Despite Cukor's endorsement and the fact that she had already won an Oscar for Morning Glory (1933), she was not who the studio really wanted. Irene Dunne was their first choice (due to her recent success The Awful Truth with co-star Cary Grant), and there were others such as Joan Bennett and Ginger Rogers who were of interest. But there's no question that Kate really had the edge, especially considering her extensive experience with the play and years spent studying the upper class. This time, when presented with the role of Linda Seton, she knew exactly how to play the part. And with it, she would put the finishing touches on the Hepburn persona.

Not only was the character now perfect for her, but she would work with a costume designer who really understood her aesthetic as well. That's not to say Kate hadn't worked with supremely gifted costume designers before; in fact, she had just worked with Howard Greer, formerly Paramount's head of costume design, on Bringing Up Baby (1938). But to my mind, Holiday is where we finally get a sense of what would be known as Hepburn style and that's due to the talent of the great Robert "Bobby" Kalloch.


Kalloch sketching in his office at Columbia (above)
and discussing fabric with Ida Lupino


Known simply as Kalloch in screen credits, Bobby was born in New York City and had a long association with the New York School of Fine and Applied Arts (now known as Parsons). He both attended school there and then taught as one of its professors. There he mentored a young design student named Adrian Adolph Greenberg, who became better known to the world as Adrian. This is significant because Adrian would head MGM's costume design department and become known for his partnerships with actresses such as Joan Crawford, Jean Harlow, and yes, Katharine Hepburn. His first picture with her was a mere two years after HolidayThe Philadelphia Story (1940). They would follow that masterpiece with Woman of the Year (1942), another highly influential film on fashion.

Kalloch was highly skilled as an artist. After his time at Parsons, he joined the prestigious Lucile couturier. He started as a sketch artist and then quickly progressed to dress designer. Lucile was a great source of talent for the film industry; several other great costume designers, notably head costume designers, came from working at Lucile or with its head Lady Duff-Gordon - Howard Greer (Paramount), Travis Banton (Paramount), and Vera West (Universal). Kalloch was particularly renowned in his time, designing custom-made high fashion for royalty, the social elite, and revue stars. At the height of his international fame, Kalloch was invited to head Columbia's costume design department by Harry Cohn, who was hoping to improve the reputation of his "Poverty Row" studio. Kalloch would do just that and be known for iconic work on films like It Happened One Night (1934) and His Girl Friday (1940). Both are on the list of The Style Essentials on GlamAmor for their influence on fashion both then and now. Kalloch would work at Columbia for nearly a decade before joining MGM in the early 1940s just as his friend Adrian was about to say goodbye to the studio forever.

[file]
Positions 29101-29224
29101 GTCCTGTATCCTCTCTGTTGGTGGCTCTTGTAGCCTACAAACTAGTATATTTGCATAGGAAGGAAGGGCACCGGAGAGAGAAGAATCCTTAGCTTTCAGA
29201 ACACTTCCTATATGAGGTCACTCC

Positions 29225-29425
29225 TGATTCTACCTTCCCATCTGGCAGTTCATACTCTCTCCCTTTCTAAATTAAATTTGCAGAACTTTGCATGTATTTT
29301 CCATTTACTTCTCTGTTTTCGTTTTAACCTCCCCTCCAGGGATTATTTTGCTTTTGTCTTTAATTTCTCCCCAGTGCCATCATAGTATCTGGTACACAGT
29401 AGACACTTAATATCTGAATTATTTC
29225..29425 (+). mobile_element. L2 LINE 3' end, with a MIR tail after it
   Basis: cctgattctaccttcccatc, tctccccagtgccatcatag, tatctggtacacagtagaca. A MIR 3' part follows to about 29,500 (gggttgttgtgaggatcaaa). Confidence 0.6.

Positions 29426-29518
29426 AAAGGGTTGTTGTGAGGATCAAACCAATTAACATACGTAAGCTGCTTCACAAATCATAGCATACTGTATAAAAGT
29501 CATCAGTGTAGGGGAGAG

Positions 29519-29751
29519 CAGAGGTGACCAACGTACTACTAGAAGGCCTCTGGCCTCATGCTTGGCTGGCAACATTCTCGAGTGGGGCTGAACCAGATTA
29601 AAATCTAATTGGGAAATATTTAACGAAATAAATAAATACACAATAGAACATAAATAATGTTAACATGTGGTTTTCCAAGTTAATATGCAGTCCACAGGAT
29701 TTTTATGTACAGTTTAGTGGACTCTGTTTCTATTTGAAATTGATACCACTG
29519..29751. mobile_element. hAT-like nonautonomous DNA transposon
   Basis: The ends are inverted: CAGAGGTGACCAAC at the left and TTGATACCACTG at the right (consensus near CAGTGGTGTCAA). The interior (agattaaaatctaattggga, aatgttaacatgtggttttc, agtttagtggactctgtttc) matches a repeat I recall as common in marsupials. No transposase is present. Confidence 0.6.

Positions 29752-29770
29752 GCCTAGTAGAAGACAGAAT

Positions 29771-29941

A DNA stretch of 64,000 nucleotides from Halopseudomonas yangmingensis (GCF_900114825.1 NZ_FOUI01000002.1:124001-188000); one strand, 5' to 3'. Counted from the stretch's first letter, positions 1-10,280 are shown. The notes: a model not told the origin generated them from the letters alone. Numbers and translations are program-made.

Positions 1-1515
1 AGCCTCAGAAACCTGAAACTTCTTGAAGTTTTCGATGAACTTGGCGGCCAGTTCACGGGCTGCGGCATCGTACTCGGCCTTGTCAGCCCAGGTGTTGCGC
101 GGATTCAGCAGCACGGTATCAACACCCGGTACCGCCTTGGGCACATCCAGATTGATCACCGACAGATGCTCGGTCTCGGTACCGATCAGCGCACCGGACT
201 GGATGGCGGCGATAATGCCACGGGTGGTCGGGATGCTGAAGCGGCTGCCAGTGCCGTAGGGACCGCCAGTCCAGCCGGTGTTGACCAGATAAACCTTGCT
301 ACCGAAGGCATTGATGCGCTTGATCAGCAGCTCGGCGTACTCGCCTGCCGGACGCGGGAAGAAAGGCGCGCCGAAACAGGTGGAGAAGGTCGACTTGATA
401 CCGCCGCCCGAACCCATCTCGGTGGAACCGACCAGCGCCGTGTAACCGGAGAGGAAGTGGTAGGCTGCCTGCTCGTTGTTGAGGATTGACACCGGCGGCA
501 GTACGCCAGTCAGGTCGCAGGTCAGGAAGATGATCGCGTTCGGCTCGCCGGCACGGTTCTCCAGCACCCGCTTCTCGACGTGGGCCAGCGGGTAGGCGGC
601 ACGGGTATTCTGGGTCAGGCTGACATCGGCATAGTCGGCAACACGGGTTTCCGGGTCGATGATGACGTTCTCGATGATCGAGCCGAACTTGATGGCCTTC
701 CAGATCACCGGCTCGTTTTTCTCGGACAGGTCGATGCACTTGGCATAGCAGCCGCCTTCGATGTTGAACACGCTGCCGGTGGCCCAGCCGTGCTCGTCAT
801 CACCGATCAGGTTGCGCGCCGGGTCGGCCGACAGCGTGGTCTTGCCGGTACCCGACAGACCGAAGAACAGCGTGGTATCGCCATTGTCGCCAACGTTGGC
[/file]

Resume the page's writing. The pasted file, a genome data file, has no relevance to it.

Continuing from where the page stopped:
Not only is Kalloch a brilliant designer, but he communicates so much about the characters of Holiday's Seton sisters without them even uttering a word. Julia is clearly very feminine, loves dressing up and showing her wealth through fur and jewelry (courtesy of the legendary Paul Flato). Linda, in comparison, leans toward the tom-boyish and is much more comfortable in simple separates, like blouses and skirts. She might own a fur coat, but it is worn in a very casual manner. Even her evening gown at the family's grand New Year's Eve party is subtle in its elegance and sharply contrasts with everyone else. That long sleeve gown happens to be a great example of how Kalloch's clothes for Linda Seton reflect some of what we now know to be Katharine Hepburn style as well.

Holiday is a true transition moment for Katharine Hepburn. In one respect, it is the culmination of all she learned leading up to that point from her years in the theater and then in early film at RKO. In another respect, it is the starting point for the rest of her career; it is right before she returns to Broadway to The Philadelphia Story (written specifically for her by Holiday's Phillip Barry), and then bringing that play back to Hollywood to start a successful career at MGM. 

The persona she crafted for herself, both onscreen and off, has much of its origins tied to Holiday. And thanks to costume designer Kalloch, it is also a testament to her style and the foundation of what other designers, like Adrian, would build upon. Along with co-stars like Cary Grant, Lew Ayres, and Edward Everett Horton (who also played Nick Potter in 1930's Holiday), Kate's performance is terrific and the story is surprisingly relatable today. If you haven't seen it before, I encourage you to do so. And if you have already seen it, I encourage you to take a fresh look at its style. All hail, the Great Kate.


New York City's Park Avenue


Johnny Case (Cary Grant) arrives as the home of his new love Julia Seton,
and is both confused and blown away by the grandeur in which she lives


These shots of the interior of the Seton mansion shows just why the
 art direction by Stephen Goosón and Lionel Banks was nominated for an Oscar


The first of the Seton family we meet is Ned (Lew Ayres),
the kind but neglected son who frequently turns to alcohol to escape



Next we meet his fiancée Julia (Doris Nolan) looking every bit the debutante in her Kalloch ensemble
complete with large fur muff and triple-strand of pearls